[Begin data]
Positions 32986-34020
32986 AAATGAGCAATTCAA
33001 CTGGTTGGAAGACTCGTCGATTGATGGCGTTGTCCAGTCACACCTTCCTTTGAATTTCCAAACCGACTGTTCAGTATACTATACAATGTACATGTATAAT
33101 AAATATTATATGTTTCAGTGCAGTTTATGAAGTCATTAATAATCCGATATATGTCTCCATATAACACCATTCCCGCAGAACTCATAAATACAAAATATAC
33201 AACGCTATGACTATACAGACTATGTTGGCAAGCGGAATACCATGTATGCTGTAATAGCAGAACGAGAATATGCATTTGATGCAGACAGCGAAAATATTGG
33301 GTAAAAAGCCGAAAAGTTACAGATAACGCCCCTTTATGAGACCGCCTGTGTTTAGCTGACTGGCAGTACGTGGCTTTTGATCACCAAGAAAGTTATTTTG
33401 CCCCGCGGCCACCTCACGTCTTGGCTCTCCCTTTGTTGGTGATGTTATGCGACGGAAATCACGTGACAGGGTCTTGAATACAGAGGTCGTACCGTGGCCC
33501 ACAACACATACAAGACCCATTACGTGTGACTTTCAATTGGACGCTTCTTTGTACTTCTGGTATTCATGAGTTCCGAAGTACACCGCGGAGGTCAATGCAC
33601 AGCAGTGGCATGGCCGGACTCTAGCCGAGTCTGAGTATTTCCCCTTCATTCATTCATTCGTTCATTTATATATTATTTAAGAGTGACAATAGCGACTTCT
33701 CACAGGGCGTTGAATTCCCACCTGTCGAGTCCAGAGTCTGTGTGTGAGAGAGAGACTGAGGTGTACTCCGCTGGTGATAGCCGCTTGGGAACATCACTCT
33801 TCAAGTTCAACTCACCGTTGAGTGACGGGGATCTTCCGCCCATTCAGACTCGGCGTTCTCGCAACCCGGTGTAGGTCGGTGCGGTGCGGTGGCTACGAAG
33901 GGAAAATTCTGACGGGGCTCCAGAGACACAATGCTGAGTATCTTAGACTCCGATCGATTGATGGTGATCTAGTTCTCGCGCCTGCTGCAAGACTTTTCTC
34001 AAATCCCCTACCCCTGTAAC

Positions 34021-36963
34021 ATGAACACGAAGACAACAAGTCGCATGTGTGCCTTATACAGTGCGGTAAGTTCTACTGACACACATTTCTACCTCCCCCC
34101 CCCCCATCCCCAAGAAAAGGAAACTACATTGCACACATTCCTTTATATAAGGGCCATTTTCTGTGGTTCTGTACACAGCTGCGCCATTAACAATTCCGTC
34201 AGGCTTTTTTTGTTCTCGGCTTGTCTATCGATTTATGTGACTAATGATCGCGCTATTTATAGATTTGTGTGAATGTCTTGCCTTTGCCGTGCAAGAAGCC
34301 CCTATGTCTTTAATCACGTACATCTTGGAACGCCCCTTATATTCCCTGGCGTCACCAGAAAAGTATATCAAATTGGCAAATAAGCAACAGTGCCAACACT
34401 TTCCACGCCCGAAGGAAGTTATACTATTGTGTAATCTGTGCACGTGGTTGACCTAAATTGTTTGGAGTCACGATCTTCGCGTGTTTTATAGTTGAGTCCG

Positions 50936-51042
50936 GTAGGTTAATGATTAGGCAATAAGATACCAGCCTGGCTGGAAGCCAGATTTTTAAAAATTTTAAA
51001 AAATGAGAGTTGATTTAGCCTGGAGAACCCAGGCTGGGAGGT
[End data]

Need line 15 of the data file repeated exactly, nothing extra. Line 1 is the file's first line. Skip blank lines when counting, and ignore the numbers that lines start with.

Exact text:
34021 ATGAACACGAAGACAACAAGTCGCATGTGTGCCTTATACAGTGCGGTAAGTTCTACTGACACACATTTCTACCTCCCCCC